In light of Sears incident, remember: 'These days, when you're talking to 1 person, you're talking to 1,000'
By Todd Humber
Some people are just jerks. That applies to CEOs and front-line customer service reps. It applies to salespeople and it applies to customers. It applies to neighbours, to co-workers and drivers on the road. It’s just an unfortunate fact of life.
Some people are always jerks. Some just temporarily turn into idiots when backed into a corner, or if they’re having a particularly bad day.
It’s hard to know exactly what category of jerk they were, but two of them came face to face at a Sears store in Winnipeg. And, as is always the case these days, a camera was rolling. (See the cover of the March 24 issue of Canadian HR Reporter for more on this story.)
What was captured on film and posted to social media was an ugly exchange between a Sears salesperson and an irate customer. It started innocently enough — the worker allegedly asked the customer to take his children off a lawnmower that was on display, though that portion wasn’t on the clip I saw.
After the Sears employee — who was a “long tenured” worker, according to the retail chain — said security had been notified, the customer proceeded to insult the employee by saying, “Let me guess, you came from Domo?” (Domo is a gas station chain.) And the employee responded with a curt “You just came off the boat?”
The employee was suspended, and ultimately fired. No doubt that was the appropriate response — though you’d be hard pressed to find an employment lawyer who would say every employer would be justified in firing an employee who made a racist comment. There are far too many variables at play — even catching an employee stealing doesn’t always amount to just cause for termination in Canada.
But in this case, Sears seems to be on pretty solid ground. Even if it were to ultimately lose a wrongful dismissal lawsuit, it couldn’t not act decisively — not with its customers watching and not if it wants the 20,000 Sears employees in Canada to know making a racist comment towards a customer is completely unacceptable and won’t be tolerated.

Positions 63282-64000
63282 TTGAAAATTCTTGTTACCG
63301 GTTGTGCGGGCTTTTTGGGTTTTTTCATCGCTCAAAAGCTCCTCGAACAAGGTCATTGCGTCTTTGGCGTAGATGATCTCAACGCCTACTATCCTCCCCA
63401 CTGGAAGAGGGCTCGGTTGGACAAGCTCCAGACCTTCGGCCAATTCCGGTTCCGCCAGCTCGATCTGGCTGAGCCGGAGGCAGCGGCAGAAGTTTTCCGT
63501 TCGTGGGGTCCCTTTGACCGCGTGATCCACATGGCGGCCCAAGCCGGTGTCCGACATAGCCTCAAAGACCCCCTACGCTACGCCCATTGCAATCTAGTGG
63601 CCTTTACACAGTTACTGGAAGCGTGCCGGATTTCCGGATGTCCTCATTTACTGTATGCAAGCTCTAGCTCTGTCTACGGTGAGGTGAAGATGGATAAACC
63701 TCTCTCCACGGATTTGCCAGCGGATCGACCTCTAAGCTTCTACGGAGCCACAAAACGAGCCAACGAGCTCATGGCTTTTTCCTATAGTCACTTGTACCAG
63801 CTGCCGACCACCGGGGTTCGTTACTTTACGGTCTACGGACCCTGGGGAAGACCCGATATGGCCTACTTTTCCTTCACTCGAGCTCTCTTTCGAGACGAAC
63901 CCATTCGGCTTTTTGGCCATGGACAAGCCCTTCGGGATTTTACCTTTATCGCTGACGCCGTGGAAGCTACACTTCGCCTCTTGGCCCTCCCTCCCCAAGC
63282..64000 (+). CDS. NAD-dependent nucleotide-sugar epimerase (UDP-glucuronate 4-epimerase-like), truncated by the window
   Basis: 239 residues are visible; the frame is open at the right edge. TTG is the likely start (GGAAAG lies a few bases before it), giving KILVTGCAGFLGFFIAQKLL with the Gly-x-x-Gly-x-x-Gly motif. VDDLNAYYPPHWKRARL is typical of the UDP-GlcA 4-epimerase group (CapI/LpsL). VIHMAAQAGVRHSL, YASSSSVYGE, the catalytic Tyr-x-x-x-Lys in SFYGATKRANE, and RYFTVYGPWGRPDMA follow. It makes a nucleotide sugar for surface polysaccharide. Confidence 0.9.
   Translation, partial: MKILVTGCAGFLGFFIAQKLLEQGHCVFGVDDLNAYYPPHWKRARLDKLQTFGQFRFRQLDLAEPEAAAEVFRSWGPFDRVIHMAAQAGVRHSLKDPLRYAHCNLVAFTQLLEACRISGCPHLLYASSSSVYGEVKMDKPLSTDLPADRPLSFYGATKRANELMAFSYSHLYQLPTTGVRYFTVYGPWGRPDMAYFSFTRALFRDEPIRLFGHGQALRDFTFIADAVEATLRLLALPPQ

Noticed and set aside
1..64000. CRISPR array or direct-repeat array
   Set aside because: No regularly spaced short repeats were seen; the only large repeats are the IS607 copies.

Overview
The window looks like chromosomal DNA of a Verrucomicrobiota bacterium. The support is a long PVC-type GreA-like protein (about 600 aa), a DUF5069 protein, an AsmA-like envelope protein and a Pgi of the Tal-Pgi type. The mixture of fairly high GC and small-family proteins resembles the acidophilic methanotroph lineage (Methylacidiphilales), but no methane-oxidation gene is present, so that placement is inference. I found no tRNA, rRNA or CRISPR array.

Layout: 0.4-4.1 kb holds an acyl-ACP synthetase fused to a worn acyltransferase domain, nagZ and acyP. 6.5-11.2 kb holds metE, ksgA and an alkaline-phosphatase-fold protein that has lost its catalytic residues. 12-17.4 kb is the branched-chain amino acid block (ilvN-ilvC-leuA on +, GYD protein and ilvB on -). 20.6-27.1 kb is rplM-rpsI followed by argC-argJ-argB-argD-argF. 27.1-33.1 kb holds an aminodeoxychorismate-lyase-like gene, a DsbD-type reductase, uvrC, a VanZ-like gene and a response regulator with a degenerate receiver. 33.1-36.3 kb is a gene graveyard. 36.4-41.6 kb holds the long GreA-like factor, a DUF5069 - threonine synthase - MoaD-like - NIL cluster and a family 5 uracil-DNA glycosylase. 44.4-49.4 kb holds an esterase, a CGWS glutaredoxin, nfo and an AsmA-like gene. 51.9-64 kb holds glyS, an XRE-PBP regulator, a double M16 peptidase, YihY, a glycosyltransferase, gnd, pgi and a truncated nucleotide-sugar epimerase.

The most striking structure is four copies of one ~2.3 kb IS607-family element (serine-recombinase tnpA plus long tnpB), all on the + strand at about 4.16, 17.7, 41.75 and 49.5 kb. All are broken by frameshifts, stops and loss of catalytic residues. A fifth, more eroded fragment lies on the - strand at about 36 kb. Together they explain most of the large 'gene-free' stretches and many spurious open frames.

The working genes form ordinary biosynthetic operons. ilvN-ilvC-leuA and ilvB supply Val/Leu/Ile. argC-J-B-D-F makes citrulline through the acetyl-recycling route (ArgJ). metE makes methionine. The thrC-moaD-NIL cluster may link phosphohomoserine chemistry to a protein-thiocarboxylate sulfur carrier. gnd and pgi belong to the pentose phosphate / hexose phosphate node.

So score a victory for Sears and the way it was handled post-incident by management and its HR department, but also cue up a review of the training procedures for salespeople. No doubt that behind closed doors, there is a navel-gazing exercise occurring to see what the department store chain could have done better on the training front so its customer-facing staff know it’s unacceptable to insult customers, especially with a racial slur.
Like many organizations, Sears relies heavily on online training for staff — who are scattered at stores across the country. In-person workshops seem less prevalent, according to Vince Power, vice-president of corporate affairs and communications at Sears Canada in Toronto. In an interview with Canadian HR Reporter, he said face-to-face training doesn’t always happen because staff have to wait until there’s a class and enough people to join — so employees can be on the floor with only online training and having to sign a code of conduct under their belt. That’s all fine and well, but there’s a big difference between being presented with an ugly situation during a simulation and choosing from multiple choice canned answers on a computer screen and being faced with an unpredictable, fast-moving situation on the floor. For that, some role playing is in order — that certainly costs more, but it should prove more effective in giving salespeople the skills they need to defuse tense situations.
But it’s not a panacea. There are limits to how much training and investment and policies can accomplish. I guarantee the salesperson knew he shouldn’t have said it. As soon as the words crossed his lips, I’m guessing (and hoping) he regretted it. I don’t know this guy from Adam, but there’s a decent chance his neighbours will say something like, “He’s a good guy. He’s the last one I’d expect to make a racist comment.” They always seem to in cases like this one.
Another thing to remind staff is that the cameras are always rolling. In the Netflix series House of Cards (spoiler alert here) journalist Zoe Barnes is offered the job of chief White House correspondent by her editor. She doesn’t want the gig, calling it a graveyard where “news goes to die.”
In response, the grizzled editor insults her. And she says, “Remember, these days, when you’re talking to one person, you’re talking to a thousand.”
That’s a line that should be included in all training for customer-facing employees.